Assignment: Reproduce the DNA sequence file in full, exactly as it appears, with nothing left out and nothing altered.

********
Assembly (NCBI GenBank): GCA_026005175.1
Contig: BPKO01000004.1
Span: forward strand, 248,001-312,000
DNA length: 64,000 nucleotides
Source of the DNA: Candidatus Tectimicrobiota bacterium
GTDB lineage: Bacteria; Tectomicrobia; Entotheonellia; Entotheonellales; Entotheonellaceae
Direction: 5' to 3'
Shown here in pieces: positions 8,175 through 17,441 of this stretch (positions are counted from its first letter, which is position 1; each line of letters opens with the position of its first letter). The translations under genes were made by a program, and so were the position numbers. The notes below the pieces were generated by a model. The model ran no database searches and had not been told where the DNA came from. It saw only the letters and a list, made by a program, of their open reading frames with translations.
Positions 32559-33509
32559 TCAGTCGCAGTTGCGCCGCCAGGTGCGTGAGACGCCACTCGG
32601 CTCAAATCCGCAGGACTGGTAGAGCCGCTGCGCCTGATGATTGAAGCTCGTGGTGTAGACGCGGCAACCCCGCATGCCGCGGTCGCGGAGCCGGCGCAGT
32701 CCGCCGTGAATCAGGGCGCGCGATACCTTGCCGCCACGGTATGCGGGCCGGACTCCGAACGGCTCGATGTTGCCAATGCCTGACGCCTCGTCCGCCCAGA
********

Assembly (NCBI GenBank): GCA_026005175.1
Contig: BPKO01000004.1
Span: forward strand, 248,001-312,000
DNA length: 64,000 nucleotides
Source of the DNA: Candidatus Tectimicrobiota bacterium
GTDB lineage: Bacteria; Tectomicrobia; Entotheonellia; Entotheonellales; Entotheonellaceae
Direction: 5' to 3'
Shown here in pieces: positions 8,175 through 17,441 of this stretch (positions are counted from its first letter, which is position 1; each line of letters opens with the position of its first letter). The translations under genes were made by a program, and so were the position numbers. The notes below the pieces were generated by a model. The model ran no database searches and had not been told where the DNA came from. It saw only the letters and a list, made by a program, of their open reading frames with translations.
Positions 32559-33509
32559 TCAGTCGCAGTTGCGCCGCCAGGTGCGTGAGACGCCACTCGG
32601 CTCAAATCCGCAGGACTGGTAGAGCCGCTGCGCCTGATGATTGAAGCTCGTGGTGTAGACGCGGCAACCCCGCATGCCGCGGTCGCGGAGCCGGCGCAGT
32701 CCGCCGTGAATCAGGGCGCGCGATACCTTGCCGCCACGGTATGCGGGCCGGACTCCGAACGGCTCGATGTTGCCAATGCCTGACGCCTCGTCCGCCCAGA